But, O ye favoured countrymen of Washington! Your republic is not yet lost; there is still hope. The arm that wrought your political salvation, is still stretched out to save; then hear his voice and live! Hear the voice of the Divine Founder of your Republic! 'Little children, love one another.' Hear his voice from the lips of his servant Washington, 'Above all things hold dear your national union!'
PARSON WEEMS, 1800
IN HIS now all but forgotten Sketches of the Principles of Government, published in 1793, Nathaniel Chipman expressed in admirable fashion the view of patriotism prevalent in the early decades of the Republic. Original nature, explained this wise and learned Federalist judge of frontier Vermont, includes certain passions or appetites, to be thought of as mere capacities rather than as fully developed traits. Among these is a capacity for the social sense, the great gift which the Creator bestowed on man to check envy, hatred, malice, and revenge -- deep-rooted impulses involved in his fall. Man's social sense or consciousness of a kind of "individuality of himself in the aggregate" is, if not the very germ of every social attachment, the thing that gives strength to attachments. Among these, Chipman continued, love of community ranks high by reason of its early appearance among primitive peoples.To fit man for society and civil government the Creator has incorporated this passion deep and strong in the very nature of man.1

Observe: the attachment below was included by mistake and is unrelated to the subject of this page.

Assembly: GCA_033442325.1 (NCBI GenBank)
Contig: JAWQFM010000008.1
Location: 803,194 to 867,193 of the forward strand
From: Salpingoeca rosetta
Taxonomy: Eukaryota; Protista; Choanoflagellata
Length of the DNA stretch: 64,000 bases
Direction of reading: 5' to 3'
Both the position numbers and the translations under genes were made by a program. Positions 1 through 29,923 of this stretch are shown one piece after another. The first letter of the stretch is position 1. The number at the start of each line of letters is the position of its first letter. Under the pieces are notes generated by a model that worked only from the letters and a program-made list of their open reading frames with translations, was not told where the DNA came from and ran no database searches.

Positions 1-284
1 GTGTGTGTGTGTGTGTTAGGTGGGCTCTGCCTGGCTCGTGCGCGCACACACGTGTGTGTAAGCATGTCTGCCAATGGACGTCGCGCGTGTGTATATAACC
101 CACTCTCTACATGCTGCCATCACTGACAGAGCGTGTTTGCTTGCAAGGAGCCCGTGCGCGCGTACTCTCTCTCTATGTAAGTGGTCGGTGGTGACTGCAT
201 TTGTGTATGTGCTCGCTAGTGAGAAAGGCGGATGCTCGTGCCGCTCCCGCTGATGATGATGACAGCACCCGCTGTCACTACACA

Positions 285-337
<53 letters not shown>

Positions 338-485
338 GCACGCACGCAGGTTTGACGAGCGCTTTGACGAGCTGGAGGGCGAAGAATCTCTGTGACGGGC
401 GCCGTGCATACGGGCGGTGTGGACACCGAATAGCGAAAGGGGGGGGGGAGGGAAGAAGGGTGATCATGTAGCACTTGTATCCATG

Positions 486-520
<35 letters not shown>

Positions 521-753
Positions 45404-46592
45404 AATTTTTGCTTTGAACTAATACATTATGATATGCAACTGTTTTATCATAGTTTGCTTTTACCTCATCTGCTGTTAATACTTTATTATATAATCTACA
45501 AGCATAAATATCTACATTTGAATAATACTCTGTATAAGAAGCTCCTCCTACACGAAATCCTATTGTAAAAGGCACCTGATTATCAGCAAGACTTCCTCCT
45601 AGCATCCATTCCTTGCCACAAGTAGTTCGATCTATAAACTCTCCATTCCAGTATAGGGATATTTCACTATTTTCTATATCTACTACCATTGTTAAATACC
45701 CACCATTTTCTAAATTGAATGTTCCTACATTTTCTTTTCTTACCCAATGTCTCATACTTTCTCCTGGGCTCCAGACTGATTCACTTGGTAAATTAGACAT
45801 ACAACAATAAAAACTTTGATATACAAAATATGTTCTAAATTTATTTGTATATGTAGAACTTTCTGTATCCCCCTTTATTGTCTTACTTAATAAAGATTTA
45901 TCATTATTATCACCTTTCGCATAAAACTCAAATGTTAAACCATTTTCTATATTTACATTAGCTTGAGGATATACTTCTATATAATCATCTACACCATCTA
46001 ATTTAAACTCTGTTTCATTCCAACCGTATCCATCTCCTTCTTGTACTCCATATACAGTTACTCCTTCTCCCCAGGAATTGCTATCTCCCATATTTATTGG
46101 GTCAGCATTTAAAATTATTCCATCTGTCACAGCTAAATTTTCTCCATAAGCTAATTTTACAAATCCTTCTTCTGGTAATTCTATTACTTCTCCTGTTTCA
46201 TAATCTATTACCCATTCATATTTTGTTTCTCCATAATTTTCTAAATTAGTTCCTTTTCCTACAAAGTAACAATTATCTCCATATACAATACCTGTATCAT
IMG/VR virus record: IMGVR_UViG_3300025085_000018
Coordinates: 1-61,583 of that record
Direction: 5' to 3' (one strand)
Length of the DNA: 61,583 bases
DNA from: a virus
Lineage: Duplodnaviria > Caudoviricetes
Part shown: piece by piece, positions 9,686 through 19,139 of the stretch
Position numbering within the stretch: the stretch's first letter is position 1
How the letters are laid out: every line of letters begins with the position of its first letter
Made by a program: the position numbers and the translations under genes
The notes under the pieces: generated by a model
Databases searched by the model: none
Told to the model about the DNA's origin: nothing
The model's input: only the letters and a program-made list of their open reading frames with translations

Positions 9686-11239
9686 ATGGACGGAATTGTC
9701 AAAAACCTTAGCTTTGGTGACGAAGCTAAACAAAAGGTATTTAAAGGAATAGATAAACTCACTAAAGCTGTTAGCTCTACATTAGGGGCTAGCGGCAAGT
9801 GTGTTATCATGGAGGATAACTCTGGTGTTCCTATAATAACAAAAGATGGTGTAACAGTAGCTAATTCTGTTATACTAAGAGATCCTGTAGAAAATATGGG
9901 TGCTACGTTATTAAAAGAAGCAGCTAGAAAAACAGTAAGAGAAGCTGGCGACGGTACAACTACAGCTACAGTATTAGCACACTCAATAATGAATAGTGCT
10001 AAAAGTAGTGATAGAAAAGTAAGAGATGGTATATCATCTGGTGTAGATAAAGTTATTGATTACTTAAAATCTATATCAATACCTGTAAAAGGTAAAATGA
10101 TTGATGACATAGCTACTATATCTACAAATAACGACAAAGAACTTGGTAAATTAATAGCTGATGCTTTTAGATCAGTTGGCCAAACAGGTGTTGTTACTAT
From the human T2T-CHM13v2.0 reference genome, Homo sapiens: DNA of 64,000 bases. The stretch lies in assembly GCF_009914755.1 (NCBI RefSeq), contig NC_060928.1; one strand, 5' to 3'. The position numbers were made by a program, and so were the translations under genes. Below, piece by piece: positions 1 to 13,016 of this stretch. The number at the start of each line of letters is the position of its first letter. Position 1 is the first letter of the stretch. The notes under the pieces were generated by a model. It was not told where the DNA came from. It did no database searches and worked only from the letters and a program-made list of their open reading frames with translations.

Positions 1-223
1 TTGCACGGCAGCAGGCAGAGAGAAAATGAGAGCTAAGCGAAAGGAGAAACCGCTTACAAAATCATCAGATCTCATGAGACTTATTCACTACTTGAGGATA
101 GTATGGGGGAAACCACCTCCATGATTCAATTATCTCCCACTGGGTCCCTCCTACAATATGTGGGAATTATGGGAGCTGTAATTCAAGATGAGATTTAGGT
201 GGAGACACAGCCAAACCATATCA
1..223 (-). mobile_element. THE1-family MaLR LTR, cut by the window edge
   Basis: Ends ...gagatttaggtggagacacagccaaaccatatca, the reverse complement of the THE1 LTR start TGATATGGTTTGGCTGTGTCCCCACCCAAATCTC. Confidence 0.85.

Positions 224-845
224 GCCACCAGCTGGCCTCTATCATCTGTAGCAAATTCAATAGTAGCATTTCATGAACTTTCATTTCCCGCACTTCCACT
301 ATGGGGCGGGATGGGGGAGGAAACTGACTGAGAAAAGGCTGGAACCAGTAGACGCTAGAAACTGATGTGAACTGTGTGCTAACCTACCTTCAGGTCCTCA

Sixty years later, on the threshold of the Civil War, the Reverend Caleb S. Henry, an erudite Episcopalian who had taken a prominent part in the peace movement, expressed a similar idea of the____________________